In the early 1990s Paul Wong joined Dana Claxton and many others as part of Minquon-Panchayat, a national coalition supporting artists of colour and Indigenous artists, to raise awareness around issues of race and gender. This anti-racist strategy was initiated by the Association of National Non-Profit Artist-run Centres (ANNPAC), which ultimately collapsed as a failed initiative to transform euro-centric artist-run movements. More recently in 2014, Wong was the curator of an edition of FUSE at the Vancouver Art Gallery, entitled Revolution Counter Revolution, that featured dozens of artists and welcomed over 3000 guests. That same year, Wong coordinated the symposium Disfiguring Identity: Art, Migration and Exile in partnership with Surrey Art Gallery and Kwantlen University, at which Dana Claxton was the keynote speaker. Wong is currently curating the third edition of Pride in Chinatown, which will feature works by Queer pan-Asian artists and launches on August 8, 2020.

Anthony Kiendl (he/him) is an arts leader with over 25 years experience as a curator, writer, and educator. Born on Long Island, New York, Kiendl was raised in Winnipeg, Canada, a settler (Scottish-English-Dutch-German) who has worked internationally in a wide range of arts environments and institutions-but dedicated most of his life to traversing Treaty lands 1,4,6, and 7-the area also known as Western Canada. Following his studies in Studio Art (Concordia University) and English (University of North Dakota), he began practicing as an artist, and has always advocated for artists and artist-centred platforms for the creation, presentation and interpretation of artwork, and for incorporating art into everyday life. His practice led him to work within a range of arts institutions that offered distinct and diverse modes and opportunities to artists and publics. These included AKA Artist-Run Centre (Saskatoon), the Dunlop Art Gallery, Regina Public Library, and Plug In Institute of Contemporary Art (Winnipeg). Further studies in Art Writing (School of Visual Arts, New York) and Inter-cultural Studies (University of Regina) inform his work.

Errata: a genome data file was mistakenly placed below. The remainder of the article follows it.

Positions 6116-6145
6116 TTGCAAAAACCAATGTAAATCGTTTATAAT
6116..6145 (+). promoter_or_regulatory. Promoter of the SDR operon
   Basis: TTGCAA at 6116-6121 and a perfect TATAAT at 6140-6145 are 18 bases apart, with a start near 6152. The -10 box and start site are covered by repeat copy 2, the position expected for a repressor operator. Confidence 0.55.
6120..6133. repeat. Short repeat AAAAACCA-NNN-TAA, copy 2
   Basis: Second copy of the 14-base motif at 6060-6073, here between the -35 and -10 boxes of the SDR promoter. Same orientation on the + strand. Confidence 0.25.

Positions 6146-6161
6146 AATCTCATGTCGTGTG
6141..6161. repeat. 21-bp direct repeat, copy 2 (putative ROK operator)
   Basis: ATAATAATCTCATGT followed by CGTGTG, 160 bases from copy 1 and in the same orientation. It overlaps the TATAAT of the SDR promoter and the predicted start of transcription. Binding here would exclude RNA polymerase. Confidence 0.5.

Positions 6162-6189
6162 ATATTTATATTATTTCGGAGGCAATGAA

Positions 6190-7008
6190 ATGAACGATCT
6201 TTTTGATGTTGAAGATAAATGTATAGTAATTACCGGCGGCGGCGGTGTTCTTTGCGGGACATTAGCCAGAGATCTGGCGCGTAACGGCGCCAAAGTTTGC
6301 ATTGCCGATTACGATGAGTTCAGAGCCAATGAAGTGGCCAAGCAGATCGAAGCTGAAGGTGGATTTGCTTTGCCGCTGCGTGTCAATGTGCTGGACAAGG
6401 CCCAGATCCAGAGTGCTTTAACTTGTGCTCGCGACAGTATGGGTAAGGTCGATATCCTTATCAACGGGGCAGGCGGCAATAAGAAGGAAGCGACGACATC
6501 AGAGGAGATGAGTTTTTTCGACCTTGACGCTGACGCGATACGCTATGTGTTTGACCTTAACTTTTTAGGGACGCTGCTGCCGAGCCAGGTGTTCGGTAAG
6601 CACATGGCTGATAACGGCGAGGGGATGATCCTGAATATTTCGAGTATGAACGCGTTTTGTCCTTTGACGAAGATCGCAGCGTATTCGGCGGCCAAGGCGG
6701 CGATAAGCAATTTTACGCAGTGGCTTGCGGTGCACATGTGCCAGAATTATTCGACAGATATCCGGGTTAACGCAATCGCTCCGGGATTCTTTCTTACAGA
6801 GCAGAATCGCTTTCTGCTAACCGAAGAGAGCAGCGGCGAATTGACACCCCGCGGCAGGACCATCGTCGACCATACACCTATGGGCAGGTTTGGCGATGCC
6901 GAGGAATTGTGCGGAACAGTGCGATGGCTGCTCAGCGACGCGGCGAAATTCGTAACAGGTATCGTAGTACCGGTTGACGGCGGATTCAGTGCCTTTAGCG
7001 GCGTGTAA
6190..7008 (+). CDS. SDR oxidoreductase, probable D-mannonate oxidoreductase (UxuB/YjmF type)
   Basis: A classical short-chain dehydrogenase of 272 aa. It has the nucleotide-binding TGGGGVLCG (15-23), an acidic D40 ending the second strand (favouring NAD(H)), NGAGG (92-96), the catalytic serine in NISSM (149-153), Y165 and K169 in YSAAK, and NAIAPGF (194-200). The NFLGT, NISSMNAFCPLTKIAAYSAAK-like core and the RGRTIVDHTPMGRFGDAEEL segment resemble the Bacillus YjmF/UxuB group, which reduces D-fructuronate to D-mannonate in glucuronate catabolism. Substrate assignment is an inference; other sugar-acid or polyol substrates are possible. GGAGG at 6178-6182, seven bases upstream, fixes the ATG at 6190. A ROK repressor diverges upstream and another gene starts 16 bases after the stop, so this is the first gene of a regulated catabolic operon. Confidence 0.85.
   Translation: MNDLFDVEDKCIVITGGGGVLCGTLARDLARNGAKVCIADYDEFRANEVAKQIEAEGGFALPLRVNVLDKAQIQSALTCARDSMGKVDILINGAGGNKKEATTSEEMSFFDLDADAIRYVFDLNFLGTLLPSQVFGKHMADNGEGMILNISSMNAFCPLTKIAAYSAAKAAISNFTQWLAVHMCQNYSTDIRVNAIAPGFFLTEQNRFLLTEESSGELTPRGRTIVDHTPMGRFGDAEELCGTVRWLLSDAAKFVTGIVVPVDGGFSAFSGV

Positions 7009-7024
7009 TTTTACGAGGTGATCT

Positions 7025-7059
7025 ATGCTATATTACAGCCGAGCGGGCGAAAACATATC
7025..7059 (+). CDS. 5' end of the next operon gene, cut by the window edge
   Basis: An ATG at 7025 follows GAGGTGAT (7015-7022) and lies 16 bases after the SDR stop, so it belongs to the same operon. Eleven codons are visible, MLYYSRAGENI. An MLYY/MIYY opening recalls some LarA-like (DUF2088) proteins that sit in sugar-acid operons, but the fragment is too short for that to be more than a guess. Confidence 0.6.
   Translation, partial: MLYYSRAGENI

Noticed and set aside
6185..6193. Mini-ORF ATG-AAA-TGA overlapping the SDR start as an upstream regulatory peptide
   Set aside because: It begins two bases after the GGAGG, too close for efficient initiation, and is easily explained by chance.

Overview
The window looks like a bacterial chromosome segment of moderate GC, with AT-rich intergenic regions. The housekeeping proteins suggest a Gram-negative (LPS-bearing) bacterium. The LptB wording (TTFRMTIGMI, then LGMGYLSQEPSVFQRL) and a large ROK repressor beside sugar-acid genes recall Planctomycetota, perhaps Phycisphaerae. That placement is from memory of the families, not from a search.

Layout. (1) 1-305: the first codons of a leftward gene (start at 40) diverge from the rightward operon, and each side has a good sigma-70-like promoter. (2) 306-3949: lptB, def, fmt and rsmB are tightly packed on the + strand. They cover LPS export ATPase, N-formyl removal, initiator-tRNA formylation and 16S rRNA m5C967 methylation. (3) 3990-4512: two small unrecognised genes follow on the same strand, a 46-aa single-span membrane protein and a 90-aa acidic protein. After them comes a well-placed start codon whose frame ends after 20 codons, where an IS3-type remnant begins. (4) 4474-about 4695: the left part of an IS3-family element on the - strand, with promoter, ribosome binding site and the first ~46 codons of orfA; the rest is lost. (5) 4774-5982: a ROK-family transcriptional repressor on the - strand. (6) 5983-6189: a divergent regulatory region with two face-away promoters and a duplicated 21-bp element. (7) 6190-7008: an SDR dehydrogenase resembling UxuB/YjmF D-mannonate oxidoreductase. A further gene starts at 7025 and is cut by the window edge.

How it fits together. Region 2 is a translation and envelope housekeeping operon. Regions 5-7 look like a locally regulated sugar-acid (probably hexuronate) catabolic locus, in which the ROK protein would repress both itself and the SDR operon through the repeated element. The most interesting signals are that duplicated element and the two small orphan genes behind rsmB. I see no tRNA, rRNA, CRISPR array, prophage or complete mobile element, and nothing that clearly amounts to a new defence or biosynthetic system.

Kiendl is a past Director of Walter Phillips Gallery, Visual Arts, and the Banff International Curatorial Institute at the Banff Centre, a leading post-secondary educational institution and art centre, and was most recently Executive Director and CEO of the MacKenzie Art Gallery (Regina), a public art museum. He has curated the Contour Biennale of the Moving Image (Mechelen, Belgium), and Scotiabank Nuit Blanche (Toronto).

Kiendl has pursued an inter-textual approach to art that foregrounds the role of the viewer or visitor, and the relation of artwork to communities, context, place, visual and spatial culture, and architecture. This approach assumes that art is informed by-and informs-its surroundings, and is more than a commodity-object. Art creates knowledge, and is currency of social, political and philosophical dimensions that contributes to health, justice and quality of life.

Kiendl's curatorial practice has consistently focused on the overlooked, alternative narratives, and histories-a sustained endeavour seeking empathy, accessibility, radical diversity and healing.